Three young men refused to bow to an idol and were sentenced to burning in a fiery furnace. If you recall the story of Shadrach, Meshach and Abednego, they did not deny the reality of their situation, but understood God may or may not perform a miracle. Instead of denial, they were defiant.

    Shadrach, Meshach and Abednego replied to the king, “O Nebuchadnezzar, we do not need to defend ourselves before you in this matter. If we are thrown into the blazing furnace, the God we serve is able to save us from it, and he will rescue us from your hand, O king. But even if he does not, we want you to know, O king, that we will not serve your gods or worship the image of gold you have set up.” (Daniel 3:16-18)

    “Even if not.” They understood God knows best. He may choose to say yes, no, or wait. They knew God could be trusted, whatever His decision.

    In this instance, He entered the fire with them. King Nebuchadnezzar said

    “Look! I see four men walking around in the fire, unbound and unharmed, and the fourth looks like a son of the gods.” (Daniel 3:25)

    It’s better to be in the furnace with Jesus that without Him outside of it. Where is God when it hurts? With us. Always.

    Chapter 2: Waiting on God. When?

    “Waiting” means to pass time. It also means to serve another person like a servant waiting on his master.

    Then the LORD replied: “Write down the revelation and make it plain on tablets so that a herald may run with it. For the revelation awaits an appointed time; it speaks of the end and will not prove false. Though it linger, wait for it; it will certainly come and will not delay. “See, he is puffed up; his desires are not upright — but the righteous will live by his faith — indeed, wine betrays him; he is arrogant and never at rest. Because he is as greedy as the grave and like death is never satisfied, he gathers to himself all the nations and takes captive all the peoples. (Habakkuk 2:2-5)

    Do you like to wait? I hate to wait! When we wrestle with God we often ask “why?” When we wait, the question becomes “when?”

    It’s time for a geology lesson! Geology is the study of pressure plus time. Pressure and time reveal our character. Do you know what pressure over time produces geologically? Diamonds. They are created from the carbon as coal but time and pressure create a jewel.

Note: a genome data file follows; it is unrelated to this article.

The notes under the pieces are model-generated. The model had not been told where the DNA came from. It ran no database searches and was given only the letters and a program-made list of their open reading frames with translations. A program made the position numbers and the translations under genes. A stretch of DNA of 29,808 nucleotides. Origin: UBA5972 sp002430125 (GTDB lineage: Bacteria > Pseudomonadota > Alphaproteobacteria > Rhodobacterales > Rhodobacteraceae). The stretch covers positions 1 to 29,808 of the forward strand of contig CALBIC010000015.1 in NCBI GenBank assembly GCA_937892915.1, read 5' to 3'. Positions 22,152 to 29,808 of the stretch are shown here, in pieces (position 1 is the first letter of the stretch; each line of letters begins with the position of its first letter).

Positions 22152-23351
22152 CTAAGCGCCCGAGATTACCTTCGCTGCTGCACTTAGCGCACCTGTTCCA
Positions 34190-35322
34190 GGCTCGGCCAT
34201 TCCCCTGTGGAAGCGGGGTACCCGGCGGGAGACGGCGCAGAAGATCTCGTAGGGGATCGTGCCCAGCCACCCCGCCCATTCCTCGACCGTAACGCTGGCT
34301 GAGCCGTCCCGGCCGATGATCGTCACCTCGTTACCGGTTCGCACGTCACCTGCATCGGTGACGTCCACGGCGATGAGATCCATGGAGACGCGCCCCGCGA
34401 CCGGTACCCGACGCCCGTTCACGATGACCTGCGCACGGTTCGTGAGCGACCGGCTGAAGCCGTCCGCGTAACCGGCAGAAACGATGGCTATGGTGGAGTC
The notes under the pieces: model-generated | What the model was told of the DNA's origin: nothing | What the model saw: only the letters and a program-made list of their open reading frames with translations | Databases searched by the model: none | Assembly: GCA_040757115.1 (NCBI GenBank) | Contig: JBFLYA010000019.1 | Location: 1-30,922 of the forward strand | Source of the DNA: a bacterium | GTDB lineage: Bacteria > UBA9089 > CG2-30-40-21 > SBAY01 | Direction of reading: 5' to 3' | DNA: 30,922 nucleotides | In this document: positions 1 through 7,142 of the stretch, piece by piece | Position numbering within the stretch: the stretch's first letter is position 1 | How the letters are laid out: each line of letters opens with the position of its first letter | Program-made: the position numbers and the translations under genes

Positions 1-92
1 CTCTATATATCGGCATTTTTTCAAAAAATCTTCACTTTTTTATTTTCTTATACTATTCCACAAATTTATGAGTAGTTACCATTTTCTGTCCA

Consider it pure joy, my brothers, whenever you face trials of many kinds, because you know that the testing of your faith develops perseverance. Perseverance must finish its work so that you may be mature and complete, not lacking anything. (James 1:2-4)

    This is your diamond, your reward. Can you wait? Can you trust God?

    God wants us happy, but He especially wants us holy. Pressure plus time equals beauty.

    What is the largest diamond in the world? The Hope Diamond!

    Not only so, but we also rejoice in our sufferings, because we know that suffering produces perseverance; perseverance, character; and character, hope. (Romans 5:3-4)

    The judgment would occur very soon as God stated. They could remain proud like the Babylonians (we talked about the pride of the Edomites last week) or live by faith knowing God is in control.

    Verse four is one of the most important verses in the Bible. In fact, it is referenced three times in the New Testament (Romans 1:17; Galatians 3:11, Hebrews 10:38). It is through faith in Jesus that we can receive the righteousness of God.

    For in the gospel a righteousness from God is revealed, a righteousness that is by faith from first to last, just as it is written: “The righteous will live by faith.” (Romans 1:17)

    Clearly no one is justified before God by the law, because, “The righteous will live by faith.” (Galatians 3:11)

    But my righteous one will live by faith. And if he shrinks back, I will not be pleased with him.” (Hebrews 10:38)